|Publication number||US4493789 A|
|Application number||US 06/473,213|
|Publication date||Jan 15, 1985|
|Filing date||Mar 8, 1983|
|Priority date||Mar 31, 1980|
|Also published as||DE3111808A1, DE3111808C2|
|Publication number||06473213, 473213, US 4493789 A, US 4493789A, US-A-4493789, US4493789 A, US4493789A|
|Inventors||Tamotsu Ueyama, Takao Yamada|
|Original Assignee||Hitachi Chemical Company, Ltd.|
|Export Citation||BiBTeX, EndNote, RefMan|
|Patent Citations (4), Referenced by (45), Classifications (31), Legal Events (5)|
|External Links: USPTO, USPTO Assignment, Espacenet|
This is a continuation of application Ser. No. 248,676, filed Mar. 30, 1981, abandoned.
This invention relates to a highly electroconductive paste for forming wiring conductor layers and a process for producing a highly electroconductive metallized ceramic by applying said electroconductive paste to sintered or unsintered alumina ceramic substrates.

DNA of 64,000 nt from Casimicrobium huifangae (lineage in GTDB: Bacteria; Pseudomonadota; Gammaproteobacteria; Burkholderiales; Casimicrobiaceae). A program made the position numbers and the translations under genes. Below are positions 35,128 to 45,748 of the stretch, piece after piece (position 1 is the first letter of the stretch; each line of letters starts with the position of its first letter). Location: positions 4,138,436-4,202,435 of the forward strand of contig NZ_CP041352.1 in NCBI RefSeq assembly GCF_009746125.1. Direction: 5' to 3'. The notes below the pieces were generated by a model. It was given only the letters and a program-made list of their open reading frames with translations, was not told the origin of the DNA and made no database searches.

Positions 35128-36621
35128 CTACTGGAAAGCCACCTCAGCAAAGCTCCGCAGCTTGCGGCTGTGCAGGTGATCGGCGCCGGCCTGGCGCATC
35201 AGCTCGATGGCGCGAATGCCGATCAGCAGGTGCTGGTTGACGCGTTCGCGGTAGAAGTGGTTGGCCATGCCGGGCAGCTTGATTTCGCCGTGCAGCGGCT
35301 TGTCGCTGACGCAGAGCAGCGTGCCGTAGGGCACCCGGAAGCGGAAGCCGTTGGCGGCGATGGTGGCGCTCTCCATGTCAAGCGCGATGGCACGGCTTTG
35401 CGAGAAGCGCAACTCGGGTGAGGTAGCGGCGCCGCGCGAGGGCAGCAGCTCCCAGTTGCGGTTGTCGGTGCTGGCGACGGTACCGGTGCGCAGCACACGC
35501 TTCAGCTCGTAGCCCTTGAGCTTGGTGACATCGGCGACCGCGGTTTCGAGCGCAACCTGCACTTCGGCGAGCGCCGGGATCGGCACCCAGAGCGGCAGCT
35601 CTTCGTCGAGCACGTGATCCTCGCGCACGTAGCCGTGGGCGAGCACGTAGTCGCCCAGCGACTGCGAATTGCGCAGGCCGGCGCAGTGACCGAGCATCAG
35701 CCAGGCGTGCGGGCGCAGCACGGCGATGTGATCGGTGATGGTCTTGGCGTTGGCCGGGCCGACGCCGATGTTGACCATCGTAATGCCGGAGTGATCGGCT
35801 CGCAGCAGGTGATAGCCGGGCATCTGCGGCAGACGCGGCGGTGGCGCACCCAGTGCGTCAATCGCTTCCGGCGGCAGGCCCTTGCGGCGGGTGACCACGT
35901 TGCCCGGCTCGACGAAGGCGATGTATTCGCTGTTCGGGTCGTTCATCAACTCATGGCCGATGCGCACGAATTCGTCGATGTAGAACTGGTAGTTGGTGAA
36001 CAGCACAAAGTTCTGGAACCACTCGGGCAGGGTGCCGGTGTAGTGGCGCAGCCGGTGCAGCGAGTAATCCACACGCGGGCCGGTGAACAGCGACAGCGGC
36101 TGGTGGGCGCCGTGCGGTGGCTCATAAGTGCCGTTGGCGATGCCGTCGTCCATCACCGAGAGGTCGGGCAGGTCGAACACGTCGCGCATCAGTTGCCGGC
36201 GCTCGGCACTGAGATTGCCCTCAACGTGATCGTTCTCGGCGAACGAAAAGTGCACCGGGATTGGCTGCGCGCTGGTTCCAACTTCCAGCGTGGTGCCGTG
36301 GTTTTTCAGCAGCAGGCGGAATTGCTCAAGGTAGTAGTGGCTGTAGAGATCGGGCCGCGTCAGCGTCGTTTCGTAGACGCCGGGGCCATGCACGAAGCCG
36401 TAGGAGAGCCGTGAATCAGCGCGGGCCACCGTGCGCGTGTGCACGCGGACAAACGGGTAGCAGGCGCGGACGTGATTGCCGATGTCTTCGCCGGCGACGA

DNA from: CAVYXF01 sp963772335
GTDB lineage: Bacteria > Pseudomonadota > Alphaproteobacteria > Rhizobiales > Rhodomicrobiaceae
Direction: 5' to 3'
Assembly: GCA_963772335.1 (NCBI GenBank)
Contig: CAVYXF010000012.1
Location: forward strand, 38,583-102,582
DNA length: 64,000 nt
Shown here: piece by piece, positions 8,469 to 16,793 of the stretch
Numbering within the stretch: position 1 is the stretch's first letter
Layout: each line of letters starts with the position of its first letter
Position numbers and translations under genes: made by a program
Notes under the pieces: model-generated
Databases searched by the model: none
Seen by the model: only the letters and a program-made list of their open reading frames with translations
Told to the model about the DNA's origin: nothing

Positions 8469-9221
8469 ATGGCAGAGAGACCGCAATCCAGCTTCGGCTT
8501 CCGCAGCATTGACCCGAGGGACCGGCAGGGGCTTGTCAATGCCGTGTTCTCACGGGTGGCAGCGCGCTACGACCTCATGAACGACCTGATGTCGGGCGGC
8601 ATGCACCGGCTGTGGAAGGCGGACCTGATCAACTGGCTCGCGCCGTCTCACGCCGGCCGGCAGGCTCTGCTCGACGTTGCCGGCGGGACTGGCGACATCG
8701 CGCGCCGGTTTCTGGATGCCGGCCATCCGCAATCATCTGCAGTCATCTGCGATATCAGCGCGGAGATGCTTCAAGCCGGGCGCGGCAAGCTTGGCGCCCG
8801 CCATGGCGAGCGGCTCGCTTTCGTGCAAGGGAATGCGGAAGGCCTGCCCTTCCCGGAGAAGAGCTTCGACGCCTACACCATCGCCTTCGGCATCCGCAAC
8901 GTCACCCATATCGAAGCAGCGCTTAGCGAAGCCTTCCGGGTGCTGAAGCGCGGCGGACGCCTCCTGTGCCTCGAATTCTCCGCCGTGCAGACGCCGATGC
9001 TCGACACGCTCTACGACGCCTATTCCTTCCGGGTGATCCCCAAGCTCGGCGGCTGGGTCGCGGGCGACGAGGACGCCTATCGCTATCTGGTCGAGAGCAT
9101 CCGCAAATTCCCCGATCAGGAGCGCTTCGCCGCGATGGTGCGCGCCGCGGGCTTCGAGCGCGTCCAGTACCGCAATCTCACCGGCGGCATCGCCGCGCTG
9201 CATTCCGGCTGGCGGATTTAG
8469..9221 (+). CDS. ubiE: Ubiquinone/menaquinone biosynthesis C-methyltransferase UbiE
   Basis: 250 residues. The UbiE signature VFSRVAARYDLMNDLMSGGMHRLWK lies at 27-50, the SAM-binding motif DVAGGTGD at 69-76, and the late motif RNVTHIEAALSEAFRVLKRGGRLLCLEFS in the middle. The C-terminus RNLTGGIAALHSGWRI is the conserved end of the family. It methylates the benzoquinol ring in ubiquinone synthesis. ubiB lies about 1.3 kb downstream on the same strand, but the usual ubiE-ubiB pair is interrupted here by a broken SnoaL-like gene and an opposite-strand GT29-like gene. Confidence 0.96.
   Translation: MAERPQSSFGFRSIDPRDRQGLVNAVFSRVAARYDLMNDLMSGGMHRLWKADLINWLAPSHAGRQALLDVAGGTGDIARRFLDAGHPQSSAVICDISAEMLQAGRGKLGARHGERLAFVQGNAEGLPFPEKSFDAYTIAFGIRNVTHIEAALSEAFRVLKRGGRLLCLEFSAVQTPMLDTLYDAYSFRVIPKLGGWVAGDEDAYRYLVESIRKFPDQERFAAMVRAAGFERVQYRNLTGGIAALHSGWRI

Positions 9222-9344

Heretofore, in order to form conductor layers on the surfaces or interiors of alumina ceramic substrates which are used in ceramic wiring boards and packages, it has been necessary to print a conductive paste, for example, by a thick film forming method and to sinter it. In such a case, as a process for forming wiring conductor layers, there has been used, for example, a dry thick film wiring process in which a silver-palladium (Ag--Pd) series conductive paste mixed with glass frit as a binding agent is screen printed on a sintered alumina ceramic substrate and a conductor wiring layer is formed by melt binding the conductive paste at high temperatures. But the dry thick film wiring process has many disadvantages in that adhesive strength to the substrate is not so good because of melt binding by using a glass frit, wiring conductors are easily peeled off during the usage and some properties such as thermal shock properties are insufficient when said process is applied to high density wiring boards which require high adhesive strength, and said process is very expensive since noble metal conductors are used therein.